Debutantes often flocked to Hollywood if for nothing more than to have fun and meets handsome actors, as they did not need the money as their working class counterparts did.
It was all rather benevolent and very shallow, with no real substance, as most of the girl had no idea how hard it was to become a great actress, and how many sacrifices a girl has to make to achieve anything in the industry. Most stayed a very short time and came back home when the going started to get ruff (and it did, sooner or later). Mary Bovard was one of thee few that actually stuck long enough to have a decent career as a minor actress.
Unlike the majority of starlets who came to Hollywood solely on their physical attributes, she looked pleasant but was not a beauty. Yet, also unlike them, she had the willpower and the grit to hold to what was given to her and not have too many illusions about the way Hollywood works.
Mary Bovard was born on December 5, 1917, in Bloomington, Illinois, as Mary Blanche Beich to Albert C. Beich and Hulda Ruth Burke. Her acting surname comes from her maternal grandmother, whose name was Blanche Bovard. Her paternal grandfather was Paul F. Beich, a German immigrant who made a fortune in the candy business in Illinois. Her parents divorced in the early 1920s, and her father remarried.
She was reared on the East and West coast in private schools before going back home to Illinois.
Mary ended in Hollywood on a dare which took a lot of guts. After reading that RKO was looking for a feminine type to play a role in a picture, She phoned the casting director, Robert Palmer, from her home in Illinois, and told him she was the person they were looking for. Roberts just shrugged her off, as he was used to pretty girls trying to break into movies. Yet, Mary surprised him by actually buying the ticket and coming to Hollywood. Impressed by her attitude, he offered her the role she wanted.
Mary landed her first job in an RKO movie for children, Chasing Yesterday, filmed after a renown novel by the great Anatole France. After RKO; Mary signed a contract with a poverty row studio, Republic Pictures, in 1937, from 75$ to 750$ a week. Her last contract was with MGM, the biggest and most luxurious of all studios. Yet, Mary was in a peculiar position that, despite being signed with a certain studio at a certain time, she was constantly lent out – she flew through almost all of the major and minor Hollywood studios in her 10 years career.
Before she signed with MGM she made Having Wonderful Time , Stage Door, You Can’t Beat Love, A Man Betrayed, The Mandarin Mystery, Star for a Night, Palm Springs, Show Boat, Big Brown Eyes, Fighting Youth, Chasing Yesterday. This is a very diverse list of movies, ranging from serious musicals (Show Boat,), to sophisticated drama (Stage Door), to serial crime movies (The Mandarin Mystery).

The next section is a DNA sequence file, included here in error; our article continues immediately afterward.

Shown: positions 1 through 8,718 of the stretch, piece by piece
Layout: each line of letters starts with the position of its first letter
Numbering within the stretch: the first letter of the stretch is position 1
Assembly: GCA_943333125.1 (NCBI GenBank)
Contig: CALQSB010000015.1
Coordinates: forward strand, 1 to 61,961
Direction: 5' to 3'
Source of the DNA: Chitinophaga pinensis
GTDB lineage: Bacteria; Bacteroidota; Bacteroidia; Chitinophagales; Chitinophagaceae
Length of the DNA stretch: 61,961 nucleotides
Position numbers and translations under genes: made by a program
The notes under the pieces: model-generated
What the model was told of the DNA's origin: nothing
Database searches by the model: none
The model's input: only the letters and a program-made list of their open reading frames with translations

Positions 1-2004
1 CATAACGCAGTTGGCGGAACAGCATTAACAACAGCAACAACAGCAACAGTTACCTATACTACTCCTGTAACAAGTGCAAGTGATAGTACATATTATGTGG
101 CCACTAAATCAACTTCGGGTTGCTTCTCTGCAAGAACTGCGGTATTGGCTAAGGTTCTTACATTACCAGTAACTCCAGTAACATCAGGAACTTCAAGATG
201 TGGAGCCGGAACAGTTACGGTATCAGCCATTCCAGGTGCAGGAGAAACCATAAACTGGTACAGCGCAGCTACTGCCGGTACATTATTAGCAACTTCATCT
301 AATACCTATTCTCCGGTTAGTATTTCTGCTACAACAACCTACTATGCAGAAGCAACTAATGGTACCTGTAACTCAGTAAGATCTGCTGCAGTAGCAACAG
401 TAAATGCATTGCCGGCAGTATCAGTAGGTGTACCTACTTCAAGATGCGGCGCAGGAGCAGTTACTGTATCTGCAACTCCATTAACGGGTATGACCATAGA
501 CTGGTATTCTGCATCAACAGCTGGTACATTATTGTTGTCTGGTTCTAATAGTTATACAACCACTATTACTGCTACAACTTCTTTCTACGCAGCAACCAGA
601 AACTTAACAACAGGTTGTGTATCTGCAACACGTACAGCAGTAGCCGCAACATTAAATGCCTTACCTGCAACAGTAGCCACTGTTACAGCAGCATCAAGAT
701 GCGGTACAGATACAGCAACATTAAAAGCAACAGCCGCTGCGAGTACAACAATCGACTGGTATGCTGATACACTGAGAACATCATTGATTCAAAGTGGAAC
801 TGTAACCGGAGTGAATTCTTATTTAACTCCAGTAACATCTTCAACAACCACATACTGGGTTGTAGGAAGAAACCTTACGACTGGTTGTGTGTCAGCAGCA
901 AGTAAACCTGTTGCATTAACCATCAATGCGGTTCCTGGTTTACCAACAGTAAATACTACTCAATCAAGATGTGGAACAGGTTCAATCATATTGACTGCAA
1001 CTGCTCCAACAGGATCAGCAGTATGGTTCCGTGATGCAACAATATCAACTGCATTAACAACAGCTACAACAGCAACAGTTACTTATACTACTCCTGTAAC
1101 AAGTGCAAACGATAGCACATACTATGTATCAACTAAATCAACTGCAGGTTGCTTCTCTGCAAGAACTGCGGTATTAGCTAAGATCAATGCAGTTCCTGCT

By this time, Mary probably knew that there was little chance for her to become a feature actress (while there are exceptions, anyone who has been a bit player for about 5 years will likely remain a bit player for the rest of his career), and I guess she just went with the flow and used what chance she got. Her MGM and post MGM bit parts are in less distinguished movies – with the exception of Penny Serenade , most are minuscule efforts for the studio with a tight budget and stars who made them by the dozen (Lupe Velez, who always played the same fiery Latina in a bevvy of films).
Mary had more prominent roles in a few movies: Women in Hiding, Criminal Investigator and Delinquent Daughters. The first is a exploitation drama still relevant today with the ever superb Marsha Hunt in the lead. The second and third are low budget crime dramas with C tier actors. Nothing notable for Mary’s CV.
She got married in 1948 and left acting.
Make no mistake, Mary was a society girl despite her work in Hollywood and it shoved. She dated Jack Warner Jr. Hollywood royalty, from late 1938. he worked on the east coast but flew in frequently to meet with her.
As a part of the publicity campaign to promote her, Mary posed for endless charades in the papers. She was used a make up guinea pig, as she had the most delicate skin in all of Hollywood. She posed for Lois Leed beauty columns and revealed how she enjoys the services of Inge, the Swedish masseuse after a hard’s day work. She learned how to play the new fad, hoop tennis. She served as a hostess in canine shows. She was also noted as one of the debutantes in Tinsel Town, along with Mimi Forsythe, Louise Currie and Renee Haal. In 1939, she was five feet three tall, and weighted a light 110 lbs. In 1942, she was a part of the war bond sale.
Mary’s first husband was Dr. Rudolph Myers, whom she wed on June 5, 1948.
Their first child, a son, Rudolph Burtonshower Myers, was born on August 1, 1949. Mary’s second son, Albert Beich Myers, was born on 20 September 1950. Myers died in the 1960s, leaving her a widow for the first time.
Mary marred Neil S. McCarthy, an Arizona native and attorney to the stars, who was 30 years older than her, in june 1969. He died on July 25, 1972, making her a second time widow.
After Her Hollywood career ended, Mary became a paintress and moved to Paris. In 1964 she had her first exhibition there, and in 1970 her second. She painted in the impressionist style, and was compared to well known paintress Mary Cassat. The influential french art magazine, L’Aurore, wrote positive things about her paintings. She had gallery openings all around the US, including Los Angeles, New York and Palm Springs. In later years, her son Albert Beich Myers published a book about his mother’s art.
Mary Beich Myers McCarthy died on September 6, 2002 in Thousand Oaks, California.